Motor vehicle accidents are the leading cause of death for teenagers, accounting for more than one in three deaths in this age group. In 2009, eight teens ages 16 to 19 died every day from motor vehicle injuries. Per mile driven, teen drivers ages 16 to 19 are four times more likely than older drivers to crash. The lack of driving experience along with the fact the teenage brain is still developing are the two main reasons for this. The prefrontal cortex, which is involved in self control is one of the last parts of the brain to fully mature. Because of this, teenagers are more prone to risk taking, impulsive behaviors, and sensation seeking behaviors.
Many parents believe that enrolling their teen in a driver’s education class will help reduce the risk of having an accident. Actually their is no proof that driver’s education reduces the rate of accidents for teenagers. In fact, specialized driver’s training classes that teach emergency maneuvers may actually increase the risk of a crash, especially for teen males. The reason for this is it may give the teen a false sense of security, which may lead to riskier driving. What about increasing the number of hours of supervised driving? There is no correlation between more hours of parent supervised driving and decreased accidents. Studies have found that teenagers whose parents spend a lot of time supervising their teens driving are no more likely than teenagers with less supervised driving to avoid car accidents once licensed.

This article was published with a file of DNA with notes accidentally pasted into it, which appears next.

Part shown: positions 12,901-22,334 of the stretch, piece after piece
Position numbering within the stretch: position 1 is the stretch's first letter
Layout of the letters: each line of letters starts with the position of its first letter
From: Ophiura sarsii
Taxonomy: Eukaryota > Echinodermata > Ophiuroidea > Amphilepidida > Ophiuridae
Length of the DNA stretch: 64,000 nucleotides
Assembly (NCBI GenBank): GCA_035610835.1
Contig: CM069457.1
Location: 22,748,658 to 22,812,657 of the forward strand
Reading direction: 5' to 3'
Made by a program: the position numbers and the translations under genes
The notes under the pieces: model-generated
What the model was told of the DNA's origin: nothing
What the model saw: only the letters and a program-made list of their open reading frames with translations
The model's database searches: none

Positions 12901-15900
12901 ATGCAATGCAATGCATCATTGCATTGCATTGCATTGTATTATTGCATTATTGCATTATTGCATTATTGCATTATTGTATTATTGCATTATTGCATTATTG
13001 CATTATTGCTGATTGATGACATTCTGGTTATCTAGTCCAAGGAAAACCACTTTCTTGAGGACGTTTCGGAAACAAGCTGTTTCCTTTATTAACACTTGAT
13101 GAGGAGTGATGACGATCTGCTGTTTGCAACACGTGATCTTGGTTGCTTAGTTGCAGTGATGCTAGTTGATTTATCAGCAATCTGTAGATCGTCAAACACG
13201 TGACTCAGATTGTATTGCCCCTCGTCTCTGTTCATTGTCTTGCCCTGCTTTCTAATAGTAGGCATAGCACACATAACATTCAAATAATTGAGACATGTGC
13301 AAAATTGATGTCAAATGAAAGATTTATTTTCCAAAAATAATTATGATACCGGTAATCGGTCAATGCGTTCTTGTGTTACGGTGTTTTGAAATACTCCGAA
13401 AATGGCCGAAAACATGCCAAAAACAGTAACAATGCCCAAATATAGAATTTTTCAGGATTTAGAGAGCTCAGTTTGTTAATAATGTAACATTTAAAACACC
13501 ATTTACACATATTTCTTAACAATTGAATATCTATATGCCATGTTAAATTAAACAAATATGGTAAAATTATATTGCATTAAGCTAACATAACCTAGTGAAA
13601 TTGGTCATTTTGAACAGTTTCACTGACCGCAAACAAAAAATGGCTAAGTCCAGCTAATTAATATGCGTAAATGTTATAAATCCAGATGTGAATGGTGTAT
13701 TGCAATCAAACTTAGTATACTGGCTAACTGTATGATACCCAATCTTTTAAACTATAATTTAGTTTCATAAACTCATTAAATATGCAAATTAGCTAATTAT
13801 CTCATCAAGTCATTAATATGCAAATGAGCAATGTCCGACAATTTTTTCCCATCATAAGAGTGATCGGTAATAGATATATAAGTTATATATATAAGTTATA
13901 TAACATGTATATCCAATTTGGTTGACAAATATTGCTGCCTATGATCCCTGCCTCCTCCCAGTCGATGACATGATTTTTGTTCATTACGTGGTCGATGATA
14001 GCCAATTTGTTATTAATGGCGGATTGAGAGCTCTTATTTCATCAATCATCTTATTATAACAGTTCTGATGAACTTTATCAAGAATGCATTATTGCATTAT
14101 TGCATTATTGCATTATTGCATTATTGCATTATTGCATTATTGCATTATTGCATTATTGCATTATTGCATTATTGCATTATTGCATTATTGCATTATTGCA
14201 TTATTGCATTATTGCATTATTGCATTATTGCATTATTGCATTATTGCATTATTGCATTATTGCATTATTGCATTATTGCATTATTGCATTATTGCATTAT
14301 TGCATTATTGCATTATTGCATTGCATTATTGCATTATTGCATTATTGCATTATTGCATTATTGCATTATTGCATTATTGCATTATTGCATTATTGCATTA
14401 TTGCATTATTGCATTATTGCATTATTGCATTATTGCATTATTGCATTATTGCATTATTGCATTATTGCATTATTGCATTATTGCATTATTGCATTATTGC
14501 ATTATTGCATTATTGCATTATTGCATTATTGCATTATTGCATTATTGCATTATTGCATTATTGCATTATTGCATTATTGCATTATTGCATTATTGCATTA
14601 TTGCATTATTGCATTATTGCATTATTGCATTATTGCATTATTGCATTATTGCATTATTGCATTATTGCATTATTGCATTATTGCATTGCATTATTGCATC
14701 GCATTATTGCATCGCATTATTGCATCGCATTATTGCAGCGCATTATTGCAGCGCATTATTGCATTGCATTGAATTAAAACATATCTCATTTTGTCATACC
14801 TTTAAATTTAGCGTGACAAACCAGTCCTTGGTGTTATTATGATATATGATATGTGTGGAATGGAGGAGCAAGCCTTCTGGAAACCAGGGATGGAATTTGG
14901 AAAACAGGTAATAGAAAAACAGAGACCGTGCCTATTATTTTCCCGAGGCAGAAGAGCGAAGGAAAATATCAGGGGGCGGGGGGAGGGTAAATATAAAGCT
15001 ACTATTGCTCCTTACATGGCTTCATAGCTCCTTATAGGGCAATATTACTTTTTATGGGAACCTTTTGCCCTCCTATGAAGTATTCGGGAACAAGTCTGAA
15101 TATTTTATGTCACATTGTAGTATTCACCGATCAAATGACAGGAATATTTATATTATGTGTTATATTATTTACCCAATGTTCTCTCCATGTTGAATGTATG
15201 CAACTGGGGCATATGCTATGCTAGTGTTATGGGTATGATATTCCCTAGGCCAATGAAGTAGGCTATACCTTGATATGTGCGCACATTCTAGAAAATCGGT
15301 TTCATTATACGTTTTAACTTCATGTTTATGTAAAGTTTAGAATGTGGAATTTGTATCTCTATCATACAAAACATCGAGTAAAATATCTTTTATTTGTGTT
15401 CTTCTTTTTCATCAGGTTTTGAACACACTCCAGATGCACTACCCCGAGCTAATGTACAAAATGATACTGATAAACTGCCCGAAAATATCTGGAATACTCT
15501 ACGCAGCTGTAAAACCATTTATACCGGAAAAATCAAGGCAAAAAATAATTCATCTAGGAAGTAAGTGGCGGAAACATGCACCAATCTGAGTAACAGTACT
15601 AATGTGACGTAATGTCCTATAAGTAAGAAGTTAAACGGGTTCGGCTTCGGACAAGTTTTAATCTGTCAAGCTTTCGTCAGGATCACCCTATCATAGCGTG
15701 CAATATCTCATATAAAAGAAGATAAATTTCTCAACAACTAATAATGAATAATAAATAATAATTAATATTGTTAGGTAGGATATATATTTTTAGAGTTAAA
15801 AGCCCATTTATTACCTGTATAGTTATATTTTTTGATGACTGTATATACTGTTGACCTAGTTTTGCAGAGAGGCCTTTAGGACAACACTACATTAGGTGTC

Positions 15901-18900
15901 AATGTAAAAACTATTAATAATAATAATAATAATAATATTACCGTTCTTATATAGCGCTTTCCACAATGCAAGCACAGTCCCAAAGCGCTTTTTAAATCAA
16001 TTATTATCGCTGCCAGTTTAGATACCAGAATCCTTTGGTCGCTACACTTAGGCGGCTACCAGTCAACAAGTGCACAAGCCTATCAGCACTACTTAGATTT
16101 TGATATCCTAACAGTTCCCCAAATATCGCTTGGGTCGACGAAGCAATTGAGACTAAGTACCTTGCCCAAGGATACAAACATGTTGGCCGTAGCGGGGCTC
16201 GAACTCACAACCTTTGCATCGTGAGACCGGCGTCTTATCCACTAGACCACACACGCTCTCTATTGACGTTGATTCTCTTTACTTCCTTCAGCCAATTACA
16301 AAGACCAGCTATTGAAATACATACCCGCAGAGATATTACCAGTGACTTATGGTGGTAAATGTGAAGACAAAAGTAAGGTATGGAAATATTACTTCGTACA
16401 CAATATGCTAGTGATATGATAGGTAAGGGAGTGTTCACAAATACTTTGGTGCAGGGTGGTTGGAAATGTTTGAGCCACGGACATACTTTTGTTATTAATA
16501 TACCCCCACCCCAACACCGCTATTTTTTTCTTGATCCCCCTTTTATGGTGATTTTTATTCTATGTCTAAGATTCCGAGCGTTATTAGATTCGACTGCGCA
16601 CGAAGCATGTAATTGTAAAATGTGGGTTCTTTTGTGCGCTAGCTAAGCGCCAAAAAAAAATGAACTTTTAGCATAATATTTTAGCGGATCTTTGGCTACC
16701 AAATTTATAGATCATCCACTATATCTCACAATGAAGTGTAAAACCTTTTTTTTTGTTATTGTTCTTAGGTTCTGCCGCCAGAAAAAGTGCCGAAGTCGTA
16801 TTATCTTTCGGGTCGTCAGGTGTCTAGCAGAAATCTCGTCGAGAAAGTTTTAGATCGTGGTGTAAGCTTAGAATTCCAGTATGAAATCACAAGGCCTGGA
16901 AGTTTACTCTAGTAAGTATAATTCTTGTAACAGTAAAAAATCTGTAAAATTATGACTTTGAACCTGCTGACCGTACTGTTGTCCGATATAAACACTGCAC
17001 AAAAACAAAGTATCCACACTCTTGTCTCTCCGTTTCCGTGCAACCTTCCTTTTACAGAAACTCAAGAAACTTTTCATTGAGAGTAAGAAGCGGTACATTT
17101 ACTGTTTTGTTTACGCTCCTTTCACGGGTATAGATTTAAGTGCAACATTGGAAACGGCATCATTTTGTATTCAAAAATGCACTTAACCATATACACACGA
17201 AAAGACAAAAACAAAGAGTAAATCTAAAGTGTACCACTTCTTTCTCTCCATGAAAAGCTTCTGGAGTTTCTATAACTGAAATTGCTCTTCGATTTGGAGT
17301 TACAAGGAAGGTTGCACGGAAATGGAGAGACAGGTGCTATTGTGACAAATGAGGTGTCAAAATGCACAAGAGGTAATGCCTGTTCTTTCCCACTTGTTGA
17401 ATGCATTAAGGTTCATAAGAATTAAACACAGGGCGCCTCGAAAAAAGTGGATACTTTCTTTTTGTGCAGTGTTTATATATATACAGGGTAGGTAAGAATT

One factor that has been show to decrease accidents was driving alone. The research conclusively shows that only by driving alone do teens develop the complex skill they need to be safe on the road. Additionally parents need to impose strict limits on risky driving conditions. Such limits include restricting night and bad whether driving and no cellular telephone use. Parents also need to insist on seat belt use, monitor sleep, discuss drug and alcohol use, and make sure parental rules about driving are clarified and understood.